He said the easiest job he had was working at a campground in the office. Working 4 days on and 4 days off. Giving he and his wife plenty of time to explore the surrounding areas on their days off. Now that’s the kind of job to get if your going to do some work camping.
The job at Disney World was working out ok until a boss came by one day and said he want the guys wife and himself to get into costumes and walk on stilts about 5 feet off the ground for their next assignment. Imagine, telling a 60 something couple to walk on stilts all day. They obviously declined and moved onto to their next job grilling and selling hotdogs and hamburgers at a baseball stadium. And they were able to watch many of the Cardinals games to boot.
Just a few examples of the kinds of situations one can get themselves in when signing up for work camp programs. Be smart and find out what the work situation is really like before signing up. Ask the other work campers what they think about the place and what their duties are. Most will be very forthcoming with what it’s all about. And remember, just because you tell someone you’ll commit to the whole season, if it doesn’t work out, it’s time to head on down the road. After all, the people who sign you up probably weren’t honest with you about the work situation to begin with, so what do you owe them by staying longer than you really want to.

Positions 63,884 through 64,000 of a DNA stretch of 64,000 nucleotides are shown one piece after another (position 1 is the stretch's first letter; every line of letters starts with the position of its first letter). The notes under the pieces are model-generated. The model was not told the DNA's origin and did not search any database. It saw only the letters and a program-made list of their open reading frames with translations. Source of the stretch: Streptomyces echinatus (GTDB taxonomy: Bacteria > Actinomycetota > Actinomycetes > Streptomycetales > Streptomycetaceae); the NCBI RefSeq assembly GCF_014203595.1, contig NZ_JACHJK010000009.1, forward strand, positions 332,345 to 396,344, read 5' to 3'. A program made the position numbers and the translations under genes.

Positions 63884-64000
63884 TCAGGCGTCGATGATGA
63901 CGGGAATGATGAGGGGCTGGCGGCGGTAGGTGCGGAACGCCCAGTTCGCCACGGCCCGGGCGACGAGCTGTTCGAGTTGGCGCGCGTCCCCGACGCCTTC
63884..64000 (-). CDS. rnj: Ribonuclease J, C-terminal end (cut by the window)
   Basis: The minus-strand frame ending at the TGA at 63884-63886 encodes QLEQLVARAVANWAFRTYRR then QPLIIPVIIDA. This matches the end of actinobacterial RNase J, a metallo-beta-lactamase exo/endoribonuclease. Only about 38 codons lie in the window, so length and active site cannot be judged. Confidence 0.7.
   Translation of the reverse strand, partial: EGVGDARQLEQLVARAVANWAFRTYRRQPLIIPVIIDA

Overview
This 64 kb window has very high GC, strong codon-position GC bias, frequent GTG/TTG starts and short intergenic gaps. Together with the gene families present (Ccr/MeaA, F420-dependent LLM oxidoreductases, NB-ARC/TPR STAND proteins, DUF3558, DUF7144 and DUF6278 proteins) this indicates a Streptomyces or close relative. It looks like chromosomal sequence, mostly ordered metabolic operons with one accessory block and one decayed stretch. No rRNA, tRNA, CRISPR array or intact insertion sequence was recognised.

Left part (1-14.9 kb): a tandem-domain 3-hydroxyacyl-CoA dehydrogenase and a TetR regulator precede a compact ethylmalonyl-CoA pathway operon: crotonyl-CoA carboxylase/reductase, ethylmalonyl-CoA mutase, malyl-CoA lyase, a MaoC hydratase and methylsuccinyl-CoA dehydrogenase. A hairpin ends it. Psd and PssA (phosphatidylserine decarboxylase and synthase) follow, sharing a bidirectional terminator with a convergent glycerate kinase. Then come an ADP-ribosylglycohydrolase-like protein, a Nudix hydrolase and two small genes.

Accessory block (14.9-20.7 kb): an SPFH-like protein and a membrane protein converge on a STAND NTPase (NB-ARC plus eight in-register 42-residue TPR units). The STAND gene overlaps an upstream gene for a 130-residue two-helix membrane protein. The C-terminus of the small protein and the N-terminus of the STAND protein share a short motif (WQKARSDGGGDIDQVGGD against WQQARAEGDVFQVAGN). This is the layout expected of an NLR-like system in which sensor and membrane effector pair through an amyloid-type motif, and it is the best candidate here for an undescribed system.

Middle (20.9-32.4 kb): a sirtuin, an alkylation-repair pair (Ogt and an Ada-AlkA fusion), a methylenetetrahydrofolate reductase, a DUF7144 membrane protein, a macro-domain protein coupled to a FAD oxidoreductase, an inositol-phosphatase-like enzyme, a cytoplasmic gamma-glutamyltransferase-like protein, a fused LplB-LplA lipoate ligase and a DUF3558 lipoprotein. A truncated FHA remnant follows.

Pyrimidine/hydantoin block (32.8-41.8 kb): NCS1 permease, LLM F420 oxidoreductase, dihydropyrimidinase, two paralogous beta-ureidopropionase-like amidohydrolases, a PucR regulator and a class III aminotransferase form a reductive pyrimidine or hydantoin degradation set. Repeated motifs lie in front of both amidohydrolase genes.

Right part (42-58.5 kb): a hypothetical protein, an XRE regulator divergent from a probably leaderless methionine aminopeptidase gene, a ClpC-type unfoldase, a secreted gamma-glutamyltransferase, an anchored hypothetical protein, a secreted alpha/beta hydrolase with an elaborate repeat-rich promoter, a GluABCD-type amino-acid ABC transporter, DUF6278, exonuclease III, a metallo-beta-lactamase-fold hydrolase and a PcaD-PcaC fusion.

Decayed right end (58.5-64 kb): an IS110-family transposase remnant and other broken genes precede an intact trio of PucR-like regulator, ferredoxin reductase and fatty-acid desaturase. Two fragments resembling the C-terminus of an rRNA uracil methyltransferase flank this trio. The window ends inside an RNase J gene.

There are some really great awesome work camping jobs out there. I know, I’ve had a few of those great experiences myself. Of course I have not worked for money. And that may be the difference. Working for money or signing up as a volunteer work camper can be two totally different things. As I did Volunteer Work Camping where one gets their campsite free for a few hours work each day, it’s not considered a job, it’s volunteering. I think the cautionary note in all of this is that once you accept money with the work camping it’s no longer volunteer work, it’s a job.
Fortunately, none of my volunteer work camping were like any of those “jobs” listed above. Just thought I’d share someone else’s experiences with you.